We had one of 34 private, screened-in, thatch-roofed cabins on stilts. Within the spacious interior stood a comfortable double bed, complete with mosquito netting, a couple of small tables with chairs and two hammocks. The rear featured a full bathroom, including a terrific shower. Lighting posed challenges, as electricity came on only 12 hours a day. At other times, we made use of kerosene lanterns and flashlights.

Once unpacked, we enjoyed a lunch of gazpacho and beef brochette in the lodge's dining pavilion then settled in for orientation. After meeting fellow travelers and Reserva Amazonica guides, we got fitted with knee-high rubber boots and set out for an introductory walk.

TARANTULAS AT NIGHT


A guide was assigned for the week to each group of eight. Wilson Escalante, our seemingly quiet leader, proved to be knowledgeable, resourceful and quite personable. During an hour of leisurely tramping, he pointed out towering ironwood trees, buttresses that support other forest giants and huge termite nests.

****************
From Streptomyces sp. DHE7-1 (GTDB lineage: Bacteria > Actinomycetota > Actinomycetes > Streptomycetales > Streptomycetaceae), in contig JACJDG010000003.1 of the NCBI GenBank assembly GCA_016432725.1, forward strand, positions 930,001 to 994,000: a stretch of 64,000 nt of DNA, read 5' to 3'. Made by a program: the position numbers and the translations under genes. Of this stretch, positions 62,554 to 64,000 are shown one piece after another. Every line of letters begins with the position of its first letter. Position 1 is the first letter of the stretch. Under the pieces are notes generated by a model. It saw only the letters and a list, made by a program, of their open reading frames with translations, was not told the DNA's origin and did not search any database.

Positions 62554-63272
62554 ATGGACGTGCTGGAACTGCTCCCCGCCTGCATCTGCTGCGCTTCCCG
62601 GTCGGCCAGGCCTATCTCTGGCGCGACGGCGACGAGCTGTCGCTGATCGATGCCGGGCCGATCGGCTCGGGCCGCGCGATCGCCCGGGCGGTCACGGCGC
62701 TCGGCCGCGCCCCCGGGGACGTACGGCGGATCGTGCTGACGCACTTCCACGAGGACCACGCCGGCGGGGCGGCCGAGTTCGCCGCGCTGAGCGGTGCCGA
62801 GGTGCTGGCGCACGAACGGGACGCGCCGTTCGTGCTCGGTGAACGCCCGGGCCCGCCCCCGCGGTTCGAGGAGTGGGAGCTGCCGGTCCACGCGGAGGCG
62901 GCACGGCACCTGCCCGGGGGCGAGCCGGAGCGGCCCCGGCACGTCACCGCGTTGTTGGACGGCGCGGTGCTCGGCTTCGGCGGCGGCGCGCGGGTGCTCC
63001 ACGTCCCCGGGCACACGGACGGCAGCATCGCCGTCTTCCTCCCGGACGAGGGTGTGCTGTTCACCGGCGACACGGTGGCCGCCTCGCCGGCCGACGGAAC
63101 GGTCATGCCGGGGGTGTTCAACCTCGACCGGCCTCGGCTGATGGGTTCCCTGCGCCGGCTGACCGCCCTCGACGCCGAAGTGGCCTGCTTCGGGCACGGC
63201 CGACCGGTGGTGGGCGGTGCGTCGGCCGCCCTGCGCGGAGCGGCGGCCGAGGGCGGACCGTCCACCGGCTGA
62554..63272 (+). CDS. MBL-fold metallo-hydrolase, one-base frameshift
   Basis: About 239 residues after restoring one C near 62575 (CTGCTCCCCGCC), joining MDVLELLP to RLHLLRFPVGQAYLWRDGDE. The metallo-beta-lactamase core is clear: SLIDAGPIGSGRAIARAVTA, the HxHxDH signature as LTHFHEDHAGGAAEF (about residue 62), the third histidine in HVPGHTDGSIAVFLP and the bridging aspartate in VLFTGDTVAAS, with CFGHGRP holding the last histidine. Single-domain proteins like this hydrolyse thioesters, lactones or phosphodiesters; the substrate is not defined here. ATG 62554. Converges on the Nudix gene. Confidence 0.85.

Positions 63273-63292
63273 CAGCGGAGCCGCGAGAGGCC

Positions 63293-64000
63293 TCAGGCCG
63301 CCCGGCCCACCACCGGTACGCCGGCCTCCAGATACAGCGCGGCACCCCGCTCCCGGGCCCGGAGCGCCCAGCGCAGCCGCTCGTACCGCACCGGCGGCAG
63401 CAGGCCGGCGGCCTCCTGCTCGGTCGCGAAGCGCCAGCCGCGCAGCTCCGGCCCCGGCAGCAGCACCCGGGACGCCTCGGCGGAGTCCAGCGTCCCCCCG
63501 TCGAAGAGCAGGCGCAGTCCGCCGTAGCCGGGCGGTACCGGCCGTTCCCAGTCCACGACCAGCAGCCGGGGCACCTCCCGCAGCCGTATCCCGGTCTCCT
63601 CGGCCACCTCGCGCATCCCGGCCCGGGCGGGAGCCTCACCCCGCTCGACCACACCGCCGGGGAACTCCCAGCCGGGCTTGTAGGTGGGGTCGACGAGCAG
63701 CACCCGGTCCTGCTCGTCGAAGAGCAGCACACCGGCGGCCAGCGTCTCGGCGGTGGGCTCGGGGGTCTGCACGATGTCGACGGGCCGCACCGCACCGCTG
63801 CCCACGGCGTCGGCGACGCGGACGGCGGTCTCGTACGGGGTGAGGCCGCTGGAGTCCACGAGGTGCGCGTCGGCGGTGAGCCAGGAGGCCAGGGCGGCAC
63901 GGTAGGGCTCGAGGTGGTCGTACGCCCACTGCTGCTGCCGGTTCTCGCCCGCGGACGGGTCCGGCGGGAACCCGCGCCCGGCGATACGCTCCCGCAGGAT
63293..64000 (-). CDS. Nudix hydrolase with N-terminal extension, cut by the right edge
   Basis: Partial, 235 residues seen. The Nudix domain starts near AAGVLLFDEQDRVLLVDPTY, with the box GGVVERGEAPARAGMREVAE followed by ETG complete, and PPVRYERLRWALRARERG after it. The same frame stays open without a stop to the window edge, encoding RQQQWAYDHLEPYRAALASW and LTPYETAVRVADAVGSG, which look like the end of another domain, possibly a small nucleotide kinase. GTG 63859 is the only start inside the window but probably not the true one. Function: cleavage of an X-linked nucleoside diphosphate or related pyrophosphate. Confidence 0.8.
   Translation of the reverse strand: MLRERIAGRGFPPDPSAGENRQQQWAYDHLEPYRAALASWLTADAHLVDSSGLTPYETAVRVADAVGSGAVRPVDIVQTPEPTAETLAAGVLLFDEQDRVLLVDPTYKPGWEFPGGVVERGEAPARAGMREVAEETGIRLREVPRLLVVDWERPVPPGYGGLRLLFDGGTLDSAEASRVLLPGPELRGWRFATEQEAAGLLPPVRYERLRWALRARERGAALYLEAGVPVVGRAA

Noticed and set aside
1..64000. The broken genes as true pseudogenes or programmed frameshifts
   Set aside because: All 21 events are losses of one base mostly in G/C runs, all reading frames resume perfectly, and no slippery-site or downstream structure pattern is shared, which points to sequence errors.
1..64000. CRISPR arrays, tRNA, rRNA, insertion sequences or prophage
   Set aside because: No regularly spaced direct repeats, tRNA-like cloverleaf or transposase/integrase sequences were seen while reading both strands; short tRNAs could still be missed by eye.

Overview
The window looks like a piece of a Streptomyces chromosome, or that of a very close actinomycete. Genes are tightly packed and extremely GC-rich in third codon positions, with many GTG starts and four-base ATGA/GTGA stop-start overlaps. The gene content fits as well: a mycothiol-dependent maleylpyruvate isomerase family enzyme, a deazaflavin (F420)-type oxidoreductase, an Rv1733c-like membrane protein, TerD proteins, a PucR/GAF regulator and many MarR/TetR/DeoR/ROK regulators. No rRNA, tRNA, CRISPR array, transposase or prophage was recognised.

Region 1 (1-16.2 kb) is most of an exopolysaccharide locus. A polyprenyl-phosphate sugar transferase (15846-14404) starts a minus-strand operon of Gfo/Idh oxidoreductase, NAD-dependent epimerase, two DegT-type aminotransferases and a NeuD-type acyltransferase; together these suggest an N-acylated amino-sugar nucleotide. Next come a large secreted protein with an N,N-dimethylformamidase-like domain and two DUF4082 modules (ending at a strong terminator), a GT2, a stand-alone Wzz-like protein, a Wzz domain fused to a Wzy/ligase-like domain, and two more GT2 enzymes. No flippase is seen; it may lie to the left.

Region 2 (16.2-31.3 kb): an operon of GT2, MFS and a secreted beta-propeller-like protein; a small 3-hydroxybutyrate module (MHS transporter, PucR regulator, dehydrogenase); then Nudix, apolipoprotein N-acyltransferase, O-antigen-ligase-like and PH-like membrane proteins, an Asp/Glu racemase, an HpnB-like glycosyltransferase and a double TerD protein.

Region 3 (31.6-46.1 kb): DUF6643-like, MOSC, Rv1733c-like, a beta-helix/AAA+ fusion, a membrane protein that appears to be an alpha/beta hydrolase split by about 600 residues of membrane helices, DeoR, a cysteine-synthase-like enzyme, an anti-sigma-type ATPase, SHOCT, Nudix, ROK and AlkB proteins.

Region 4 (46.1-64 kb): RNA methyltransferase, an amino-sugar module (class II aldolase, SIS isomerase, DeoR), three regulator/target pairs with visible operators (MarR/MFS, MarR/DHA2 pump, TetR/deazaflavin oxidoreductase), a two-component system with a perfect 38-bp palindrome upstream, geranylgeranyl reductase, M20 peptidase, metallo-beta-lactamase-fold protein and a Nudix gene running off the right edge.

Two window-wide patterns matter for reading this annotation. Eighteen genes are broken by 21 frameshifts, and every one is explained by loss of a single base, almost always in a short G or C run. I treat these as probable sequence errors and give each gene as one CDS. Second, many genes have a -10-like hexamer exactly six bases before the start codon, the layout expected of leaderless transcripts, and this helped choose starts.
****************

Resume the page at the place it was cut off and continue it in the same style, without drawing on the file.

When I tentatively leaned against an isolated small tree, he warned it was inhabited by millions of red ants. It's a symbiotic relationship (though not for me; I came away with a couple of irritating bites). The ants get nourishment, and the tree gets protected from vines and undergrowth.

That evening, Wilson led us on another walkabout. At one extreme, we found 50-foot root structures; at the other, half-inch frogs. Army ants, jumping spiders, mantis and the occasional gecko competed for our attention.

But the undeniable stars of this night show were the tarantulas. We never — and I mean, never — dreamed we'd get excited by the prospect of searching out these furry arachnids at night. Yet we became mesmerized by the quickness and maternal instincts of both the large brown tarantulas and smaller pink-toed ones.